This weekend we traveled north to the arctic circle and the city of Rovaniemi. The town planning was done by Alvar Aalto after the city was burned by the Germans on retreat from the Russian forces in WWII. Our instructor, architect Matti Rautiola, said that when he was a child every stone that was turned over would have a bullet, gun, or bone underneath it. Some stunning pieces of architecture were lost in this city destruction, including P.E. Blomstedt's Pohjanhovi Hotel (see its incredible fireplace in this image: http://yle.fi/teema/sininenlaulu/kuvat/SL_iso_Pohjanhovi_sis_208133.jpg)
We were taken to:
Rovaniemi Town Hall - Alvar Aalto
Rovaniemi City Library - Alvar Aalto
Korudi Music Hall and Art Museum - Juhani Pallasmaa
The Design Week Opening
Pilke Forest Center - Teemu Palo
Arcticum Museum - Juhani Pallasmaa
Paivi Tahkokallio's office
Tapiola Housing Area - Alvar Aalto
Villa Pauliina - ARRAK Architects
Arctic Snow Hotel
Brian will be posting photos and details of our whirlwind of experiences later today, but I wanted to post specifically about the main architectural understanding I gained from this weekend.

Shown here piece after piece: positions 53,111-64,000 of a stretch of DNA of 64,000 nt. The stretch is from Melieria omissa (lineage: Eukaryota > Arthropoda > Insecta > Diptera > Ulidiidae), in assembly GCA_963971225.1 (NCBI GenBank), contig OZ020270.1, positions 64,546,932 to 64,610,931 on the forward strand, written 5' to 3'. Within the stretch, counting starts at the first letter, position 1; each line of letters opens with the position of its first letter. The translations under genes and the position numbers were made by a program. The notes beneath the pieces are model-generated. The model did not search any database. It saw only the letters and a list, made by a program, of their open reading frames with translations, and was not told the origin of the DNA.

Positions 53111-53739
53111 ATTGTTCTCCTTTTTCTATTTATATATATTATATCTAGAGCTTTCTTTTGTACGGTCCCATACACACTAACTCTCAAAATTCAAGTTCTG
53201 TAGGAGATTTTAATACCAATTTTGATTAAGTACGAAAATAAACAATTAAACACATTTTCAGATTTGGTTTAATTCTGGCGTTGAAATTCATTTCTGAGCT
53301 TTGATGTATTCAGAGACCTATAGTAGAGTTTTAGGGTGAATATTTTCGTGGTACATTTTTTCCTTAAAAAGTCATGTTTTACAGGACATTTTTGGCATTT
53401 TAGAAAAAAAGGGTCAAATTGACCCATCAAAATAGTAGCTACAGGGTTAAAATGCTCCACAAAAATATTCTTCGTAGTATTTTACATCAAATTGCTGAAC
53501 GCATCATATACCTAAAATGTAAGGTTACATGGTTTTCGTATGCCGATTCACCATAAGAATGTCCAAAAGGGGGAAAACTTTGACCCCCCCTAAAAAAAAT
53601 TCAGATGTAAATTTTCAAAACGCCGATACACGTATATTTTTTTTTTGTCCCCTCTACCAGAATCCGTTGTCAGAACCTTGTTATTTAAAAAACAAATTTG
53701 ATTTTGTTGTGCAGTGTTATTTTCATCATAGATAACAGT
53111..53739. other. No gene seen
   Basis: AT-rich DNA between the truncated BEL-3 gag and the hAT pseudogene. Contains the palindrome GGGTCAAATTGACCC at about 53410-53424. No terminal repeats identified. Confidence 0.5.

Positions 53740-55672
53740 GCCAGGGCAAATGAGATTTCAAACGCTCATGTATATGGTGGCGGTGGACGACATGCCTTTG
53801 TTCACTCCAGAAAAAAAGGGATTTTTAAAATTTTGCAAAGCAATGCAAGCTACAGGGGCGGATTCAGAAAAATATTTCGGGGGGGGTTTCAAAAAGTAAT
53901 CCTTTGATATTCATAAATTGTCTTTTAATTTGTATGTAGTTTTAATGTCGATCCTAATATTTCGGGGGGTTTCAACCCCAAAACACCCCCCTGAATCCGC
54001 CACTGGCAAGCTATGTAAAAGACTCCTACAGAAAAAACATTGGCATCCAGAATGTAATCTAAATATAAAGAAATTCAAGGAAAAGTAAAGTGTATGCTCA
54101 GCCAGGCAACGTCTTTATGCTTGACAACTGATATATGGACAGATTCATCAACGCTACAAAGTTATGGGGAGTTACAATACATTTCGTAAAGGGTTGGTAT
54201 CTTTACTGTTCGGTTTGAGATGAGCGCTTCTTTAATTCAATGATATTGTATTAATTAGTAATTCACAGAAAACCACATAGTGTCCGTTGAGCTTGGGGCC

The importance of human scale and the human figure in architecture has not been overlooked in our education so far -- but truly understanding what that means and how to work in harmony with the concept is surely a lifelong endeavor. What is amazing about Alvar Aalto's work is that you always feel the presence of the human scale in it. When you want to look around a corner, you can. When it is appropriate to feel cozy, such as a reading area in a library, you do.
We are two MArch students from Washington University St Louis who are traveling for a semester abroad to Helsinki, the arctic circle, and Baltic region. Helsinki is currently the 2012 design capital and we are getting to participate in extensive design related seminars and events that we wish to blog about. We are interested in using this blog to share/explore ideas and experiences about design, art, architecture and culture as we experience it.